They were once worshipped by the Egyptians, considered sacred by the Aztecs, found in King Tut’s tomb and were mentioned in the Old Testament. First cultivated about 10,000 years ago, grains played a key role in turning prehistoric communities from hunter gatherers into farmers, helping usher in the creation of settlements and spurring population growth. Much more recently, grains have become a potent food trend, with case shipments of whole-grain products to U.S. outlets jumping by double digits. Continue reading
Category Archives: Ingredients
(Published by South Bay Accent magazine in May, 2019)
Farmers markets have been supplying towns and villages with fresh produce for eons, with these lively bazaars feeding citizens worldwide as well as serving as social institutions in the community. Thomas Jefferson reportedly bought his meat, eggs and vegetables in the early 1800s at a Georgetown farmers market and billions of less-renowned individuals have historically relied on such operations. But unlike in Europe and Asia, farmers markets in America dwindled away as industrialization rose, farms got fewer and larger and bureaucracies interceded.
Gail Hayden helped change that. Continue reading
(Published by South Bay Accent magazine in August, 2018)
One of the world’s most addictive carbs is pasta, from the dried, boiled spaghetti with red sauce from a jar that busy moms serve their hungry kids to exquisitely handmade noodles enveloped by made-from-scratch sauce in fine restaurants. Although it’s abundantly available in markets everywhere — typically dried or mass produced — pasta purists often seek out the fresh, local variety. A must-have on Italian restaurant menus, pasta has slithered its delicious way into the happy mouths of patrons in many high-end restaurants in general, where a pasta dish or two is now common. Continue reading
Albacore Crudo with Strawberries and Nuoc Cham
This is a simple, absolutely wonderful recipe if you have super-fresh fish and want a quick way to prepare it. Besides being utterly delicious, it’s pretty and lends itself well to adaptations. For the uninitiated, “crudo” is the same concept as sashimi except the preparation is as varied as the cook’s imagination. While nominally an Italian dish, it’s prepared in all kinds of ways by fancy chefs and home cooks. In my dish, the richness of the fish is underscored by the light, slightly citrusy sauce with its Asian flavors, which I pump up a bit with the barest drizzle of lime oil. The sweet/tart pop of strawberries goes quite well with this. Even if using strawberries with fish sounds weird to you, try it anyway and you won’t be sorry. Or use pomegranate seeds. Continue reading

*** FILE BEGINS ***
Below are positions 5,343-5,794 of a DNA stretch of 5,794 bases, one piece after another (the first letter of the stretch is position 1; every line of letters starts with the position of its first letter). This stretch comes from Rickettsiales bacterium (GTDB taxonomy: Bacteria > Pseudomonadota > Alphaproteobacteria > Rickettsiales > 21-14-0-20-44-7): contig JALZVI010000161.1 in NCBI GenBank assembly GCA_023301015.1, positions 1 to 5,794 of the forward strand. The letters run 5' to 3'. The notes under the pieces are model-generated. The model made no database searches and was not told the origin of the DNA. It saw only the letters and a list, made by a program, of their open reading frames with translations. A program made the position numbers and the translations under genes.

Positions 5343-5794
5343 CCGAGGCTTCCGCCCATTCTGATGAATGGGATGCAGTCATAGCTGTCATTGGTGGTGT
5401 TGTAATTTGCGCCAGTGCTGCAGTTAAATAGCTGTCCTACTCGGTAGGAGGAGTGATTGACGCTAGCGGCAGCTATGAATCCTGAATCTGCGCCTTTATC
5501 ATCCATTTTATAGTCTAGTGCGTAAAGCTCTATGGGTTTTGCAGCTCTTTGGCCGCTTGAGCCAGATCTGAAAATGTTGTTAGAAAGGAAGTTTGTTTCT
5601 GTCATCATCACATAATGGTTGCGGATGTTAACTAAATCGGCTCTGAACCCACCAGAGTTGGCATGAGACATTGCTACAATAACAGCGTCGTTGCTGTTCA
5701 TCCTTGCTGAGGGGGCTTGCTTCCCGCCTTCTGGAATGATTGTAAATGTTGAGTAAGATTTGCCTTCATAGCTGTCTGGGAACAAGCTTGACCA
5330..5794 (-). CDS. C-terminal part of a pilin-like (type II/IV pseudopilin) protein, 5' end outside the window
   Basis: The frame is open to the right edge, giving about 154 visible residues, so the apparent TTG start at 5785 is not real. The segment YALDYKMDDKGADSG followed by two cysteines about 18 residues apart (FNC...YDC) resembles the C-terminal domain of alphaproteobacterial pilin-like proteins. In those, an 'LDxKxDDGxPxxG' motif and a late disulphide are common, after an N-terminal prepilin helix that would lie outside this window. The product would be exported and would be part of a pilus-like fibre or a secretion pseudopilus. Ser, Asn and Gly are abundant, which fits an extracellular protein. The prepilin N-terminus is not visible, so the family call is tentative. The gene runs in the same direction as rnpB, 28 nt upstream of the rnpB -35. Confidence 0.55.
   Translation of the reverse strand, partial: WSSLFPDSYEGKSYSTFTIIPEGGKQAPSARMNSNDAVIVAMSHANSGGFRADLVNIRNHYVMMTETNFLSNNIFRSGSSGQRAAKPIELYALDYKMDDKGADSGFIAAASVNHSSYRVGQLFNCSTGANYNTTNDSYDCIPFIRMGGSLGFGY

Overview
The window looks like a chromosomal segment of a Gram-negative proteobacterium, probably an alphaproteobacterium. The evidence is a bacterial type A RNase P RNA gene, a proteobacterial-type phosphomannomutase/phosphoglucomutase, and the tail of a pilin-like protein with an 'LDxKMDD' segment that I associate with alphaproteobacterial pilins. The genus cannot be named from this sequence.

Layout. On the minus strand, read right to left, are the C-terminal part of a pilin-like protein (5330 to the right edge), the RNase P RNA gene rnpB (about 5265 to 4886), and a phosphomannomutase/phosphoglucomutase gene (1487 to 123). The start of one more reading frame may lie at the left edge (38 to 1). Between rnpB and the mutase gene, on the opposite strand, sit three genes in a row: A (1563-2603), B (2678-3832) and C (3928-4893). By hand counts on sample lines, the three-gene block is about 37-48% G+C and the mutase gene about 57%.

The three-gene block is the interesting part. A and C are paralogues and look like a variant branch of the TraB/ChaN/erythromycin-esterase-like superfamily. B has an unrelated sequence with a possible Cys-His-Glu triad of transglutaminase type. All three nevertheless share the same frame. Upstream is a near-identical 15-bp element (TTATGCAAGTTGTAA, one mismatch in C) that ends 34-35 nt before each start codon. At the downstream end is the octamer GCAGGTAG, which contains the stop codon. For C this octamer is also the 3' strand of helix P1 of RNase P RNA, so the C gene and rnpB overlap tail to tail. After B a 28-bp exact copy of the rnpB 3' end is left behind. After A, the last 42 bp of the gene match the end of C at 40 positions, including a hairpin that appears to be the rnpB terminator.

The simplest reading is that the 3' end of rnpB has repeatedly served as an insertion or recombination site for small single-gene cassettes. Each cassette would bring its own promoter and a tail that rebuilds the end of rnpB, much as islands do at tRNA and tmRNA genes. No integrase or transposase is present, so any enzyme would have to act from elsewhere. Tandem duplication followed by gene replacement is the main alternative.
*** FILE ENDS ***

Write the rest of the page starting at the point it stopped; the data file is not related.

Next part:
Once harvested commercially until few were left in the wild, California red abalone is so delicious that demand is ongoing. Now the farmed abalone available at two Bay Area operations is said to taste even better than the wild kind and is a “best choice” according to the Monterey Bay Aquarium’s Seafood Watch. Find out where to buy it in the Bay Area and learn about its interesting history. Read all about it on KQED’s Bay Area Bites here.
Cauliflower is definitely having a moment, being discovered in recent years by chefs and home cooks who resonate with its mild, goes-with-anything flavor and appealing texture. I love, love this veggie and cook it frequently, including making up recipes using a relatively new offering from Trader Joe’s called “riced” cauliflower that looks a lot like the grain and can be whipped up as a non-starchy substitute. TJ’s also sells riced broccoli but I prefer the white stuff.
Thus I was primed to like a new recipe from UK-based Israeli chef Yotam Ottolenghi that appeared in Bon Appetit that is the best thing I’ve tried from this popular cookbook author. The dish consists of “steaks” of thick-cut cauliflower with a puree of the veggie underneath, punched up with a “salsa” of walnuts, capers, parsley and currants that takes the delightful dish into new territories of delicious. Continue reading
(Published by South Bay Accent magazine in October, 2016.)
It may often be called “liquid gold” but olive oil actually comes in a range of luscious hues from pale yellow to deep green, with an exquisite range of aromas and flavors that vary from oil to oil — grassy, acidic, buttery, bitter, floral, fruity, nutty, spicy and more. This agricultural crop is booming in Northern California, where some have said it’s starting to parallel our state’s thriving wine-grape sector while being heralded by foodies and health professionals as a beneficial, delicious substance. And like wine, it can be challenging to select an olive oil due to the abundant choices available as well as controversies that have muddled the minds of many consumers regarding what should be an essential culinary staple. Fortunately, it’s easy to get savvy about olive oil in the South Bay and beyond, including tasting this wondrous product right where it’s made. Continue reading